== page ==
As one of the most popular forms of at-home entertainment, the global gaming industry has completely transformed during the 21st century. Although consoles are still immensely popular, with the next generation of Xbox and PlayStation devices flying off the shelves, the way we’re playing games and the technology that allows us to do so is almost unrecognisable when compared to the early days of gaming just four decades ago.
The gaming industry has come a long, long way since the early 2000s, so let’s take a look at five of the most revolutionary technological advances that have been made.
The advent of the smartphone quickly gave rise to the gaming industry’s most popular sector – Mobile Gaming. What was initially just a pleasant distraction has boomed into a global, multi-billion dollar gaming market at the forefront of modern technology. Gaming on the go is popular everywhere from the Western gaming hubs of Europe and the US to developing markets like India, meanwhile, in China, it’s the dominant gaming medium.
In 2020, with the release of dedicated gaming phones from Asus, Razer and Blackshark to name but a few, the mobile gaming experience now transcends the limitations that could ordinarily be associated with the medium. Players can carry out lengthy gaming sessions in 4k with console-quality titles, mobile eSports is developing by the month and the success of mobile gaming across generations and demographics is making it the most profitable segment of the entire gaming industry.
It would be remiss of us to not mention one of the biggest trends of the modern gaming industry in an article about advances in technology. Online poker may have first originated during the 1990s, but it’s a sector that has undergone massive transformation throughout the start of the 21st century and it leads the way in the iGaming realm as far as technological development and advancement go.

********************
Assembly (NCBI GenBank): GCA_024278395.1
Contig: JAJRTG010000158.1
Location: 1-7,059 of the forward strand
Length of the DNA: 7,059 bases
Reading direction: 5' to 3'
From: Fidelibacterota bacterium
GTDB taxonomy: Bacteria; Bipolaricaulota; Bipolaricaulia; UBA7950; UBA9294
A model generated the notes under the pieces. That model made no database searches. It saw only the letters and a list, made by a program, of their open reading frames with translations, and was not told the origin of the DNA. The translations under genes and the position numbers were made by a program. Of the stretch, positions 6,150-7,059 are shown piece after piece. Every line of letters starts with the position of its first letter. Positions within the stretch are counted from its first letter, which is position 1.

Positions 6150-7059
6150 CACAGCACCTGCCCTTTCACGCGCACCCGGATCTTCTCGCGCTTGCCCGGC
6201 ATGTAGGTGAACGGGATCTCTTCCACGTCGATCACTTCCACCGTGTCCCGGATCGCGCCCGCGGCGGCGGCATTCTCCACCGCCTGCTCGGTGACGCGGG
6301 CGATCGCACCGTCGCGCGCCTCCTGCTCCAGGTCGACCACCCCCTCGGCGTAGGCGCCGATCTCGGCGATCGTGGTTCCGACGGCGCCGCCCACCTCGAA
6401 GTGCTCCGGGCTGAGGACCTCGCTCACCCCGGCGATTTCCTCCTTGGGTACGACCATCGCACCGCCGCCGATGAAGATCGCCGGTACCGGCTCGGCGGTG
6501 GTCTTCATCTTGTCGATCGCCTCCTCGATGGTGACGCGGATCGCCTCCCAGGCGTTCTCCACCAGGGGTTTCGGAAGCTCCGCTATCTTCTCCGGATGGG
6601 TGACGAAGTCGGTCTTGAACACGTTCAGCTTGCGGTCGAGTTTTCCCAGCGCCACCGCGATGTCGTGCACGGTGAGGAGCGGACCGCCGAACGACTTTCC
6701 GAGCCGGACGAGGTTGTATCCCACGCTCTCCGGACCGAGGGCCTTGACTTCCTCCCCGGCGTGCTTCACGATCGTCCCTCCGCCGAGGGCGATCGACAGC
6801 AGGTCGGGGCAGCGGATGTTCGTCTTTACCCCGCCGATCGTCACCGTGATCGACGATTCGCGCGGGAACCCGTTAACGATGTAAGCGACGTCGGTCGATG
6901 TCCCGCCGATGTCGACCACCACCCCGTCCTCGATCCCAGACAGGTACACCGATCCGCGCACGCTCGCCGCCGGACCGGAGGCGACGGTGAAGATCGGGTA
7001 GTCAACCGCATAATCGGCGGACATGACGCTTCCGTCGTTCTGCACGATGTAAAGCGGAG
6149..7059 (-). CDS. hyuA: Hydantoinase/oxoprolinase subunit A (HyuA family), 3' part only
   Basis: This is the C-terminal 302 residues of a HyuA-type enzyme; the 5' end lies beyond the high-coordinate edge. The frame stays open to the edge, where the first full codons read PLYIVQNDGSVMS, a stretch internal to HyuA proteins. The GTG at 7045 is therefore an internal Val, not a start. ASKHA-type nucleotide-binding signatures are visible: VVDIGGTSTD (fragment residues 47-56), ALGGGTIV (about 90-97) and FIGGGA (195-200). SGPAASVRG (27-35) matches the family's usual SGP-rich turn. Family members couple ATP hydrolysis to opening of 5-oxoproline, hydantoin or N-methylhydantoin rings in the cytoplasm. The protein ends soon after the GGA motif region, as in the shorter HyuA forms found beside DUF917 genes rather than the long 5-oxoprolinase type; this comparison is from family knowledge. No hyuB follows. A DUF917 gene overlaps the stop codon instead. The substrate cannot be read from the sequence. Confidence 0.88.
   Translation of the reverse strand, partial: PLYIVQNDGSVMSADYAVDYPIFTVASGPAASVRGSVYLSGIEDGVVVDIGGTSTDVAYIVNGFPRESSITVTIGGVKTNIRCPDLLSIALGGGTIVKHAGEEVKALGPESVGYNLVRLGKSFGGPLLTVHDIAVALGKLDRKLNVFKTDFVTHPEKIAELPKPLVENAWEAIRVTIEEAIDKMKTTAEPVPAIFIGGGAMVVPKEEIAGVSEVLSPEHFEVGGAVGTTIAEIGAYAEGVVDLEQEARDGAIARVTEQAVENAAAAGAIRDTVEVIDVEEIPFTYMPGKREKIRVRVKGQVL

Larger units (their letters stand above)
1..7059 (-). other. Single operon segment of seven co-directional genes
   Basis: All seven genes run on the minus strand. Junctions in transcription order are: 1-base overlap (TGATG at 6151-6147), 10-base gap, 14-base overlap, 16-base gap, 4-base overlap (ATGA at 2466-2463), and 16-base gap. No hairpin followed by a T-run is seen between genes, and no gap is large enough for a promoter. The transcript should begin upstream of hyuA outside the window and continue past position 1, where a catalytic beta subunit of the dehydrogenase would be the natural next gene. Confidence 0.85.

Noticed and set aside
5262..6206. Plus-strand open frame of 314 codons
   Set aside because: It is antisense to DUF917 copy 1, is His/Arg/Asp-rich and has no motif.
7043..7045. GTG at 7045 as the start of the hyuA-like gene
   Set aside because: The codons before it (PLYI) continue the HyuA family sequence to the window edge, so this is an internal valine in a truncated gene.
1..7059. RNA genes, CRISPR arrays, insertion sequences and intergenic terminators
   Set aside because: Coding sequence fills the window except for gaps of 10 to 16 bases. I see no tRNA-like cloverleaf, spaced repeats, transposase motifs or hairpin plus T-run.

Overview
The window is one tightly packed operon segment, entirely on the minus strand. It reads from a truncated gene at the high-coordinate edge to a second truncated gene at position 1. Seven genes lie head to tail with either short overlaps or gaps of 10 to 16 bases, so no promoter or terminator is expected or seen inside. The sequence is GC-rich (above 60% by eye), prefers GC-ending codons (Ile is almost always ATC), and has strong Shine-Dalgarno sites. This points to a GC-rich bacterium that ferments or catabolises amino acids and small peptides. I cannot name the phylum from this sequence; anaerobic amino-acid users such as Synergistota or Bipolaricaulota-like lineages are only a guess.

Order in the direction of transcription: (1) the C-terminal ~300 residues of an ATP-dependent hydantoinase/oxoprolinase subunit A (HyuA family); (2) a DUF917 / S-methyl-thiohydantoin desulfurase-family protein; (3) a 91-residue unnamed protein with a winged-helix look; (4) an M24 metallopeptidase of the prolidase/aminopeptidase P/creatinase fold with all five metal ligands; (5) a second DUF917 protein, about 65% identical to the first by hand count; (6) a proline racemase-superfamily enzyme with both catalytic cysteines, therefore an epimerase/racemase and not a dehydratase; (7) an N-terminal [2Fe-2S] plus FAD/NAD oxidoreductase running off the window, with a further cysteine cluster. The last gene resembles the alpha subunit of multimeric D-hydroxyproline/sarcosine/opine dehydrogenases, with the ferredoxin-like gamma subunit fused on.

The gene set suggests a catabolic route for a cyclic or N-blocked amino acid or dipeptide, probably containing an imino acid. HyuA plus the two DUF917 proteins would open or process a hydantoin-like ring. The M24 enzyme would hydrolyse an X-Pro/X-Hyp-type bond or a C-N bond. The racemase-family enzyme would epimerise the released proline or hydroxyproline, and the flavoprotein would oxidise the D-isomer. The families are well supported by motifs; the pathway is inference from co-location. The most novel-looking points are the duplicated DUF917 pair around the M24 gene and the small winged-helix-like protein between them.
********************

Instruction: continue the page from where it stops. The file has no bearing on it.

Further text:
Gone are the days when players had to programme their own games in Internet Relay Chat, nowadays, online poker platforms have been developed to the point where gamers can access thrilling, fast-paced formats with top-notch graphics and seamless gaming experiences. Immersive visuals are combined with live interactions to deliver the same high-quality experience to gamers everywhere.
The latest innovation to hit the gaming industry, cloud gaming is revolutionising the industry by bringing gaming on demand to both PC and Console players and ensuring that games can break new ground in terms of the user experience. Instead of being confined to the limited memory that traditional discs and gaming cartridges possess, hosting games on the cloud opens developers up to server-size limits, meaning they can create massive gaming worlds packed with rich, immersive graphics.
Major gaming brands like Microsoft, Sony and NVIDIA are all keen to put their stamp on GAAS (Gaming As A Service). As a result, Xbox Game Pass, PlayStation Now and Nvidia’s GeForce Now have introduced cross-platform play, as well as exclusive partnerships with developers like Naughty Dog and CD Projekt. Meanwhile, they face stiff competition from Google’s Stadia and Amazon’s Luna, meaning that gamers today have more choice than ever before when it comes to cloud gaming.
One of the most futuristic tech developments to have hit the gaming industry, voice recognition has now moved out of games and gone further into the gaming ecosystem. While voice-controlled gaming has been on the rise for a while now, it’s finally becoming integrated into gaming systems. Much like the latest generation of smartphone handsets can be controlled by voice commands, everything from turning a console on and off to controlling gameplay and interacting with other gamers can be managed purely by talking to the gaming system.
Easily one of the most significant developments in gaming graphics to have emerged in the industry this century, ray tracing has the potential to completely transform the experience of gaming across the board.
A favourite technology within the film and television industries for its advanced and lifelike way of blending light and shadow, ray tracing requires a lot of power to render, which is why it’s only just begun to be implemented in games. Presently, the use of ray tracing is limited to creating reflections or shadows within games, but a fully ray-traced game isn’t too far away on the horizon.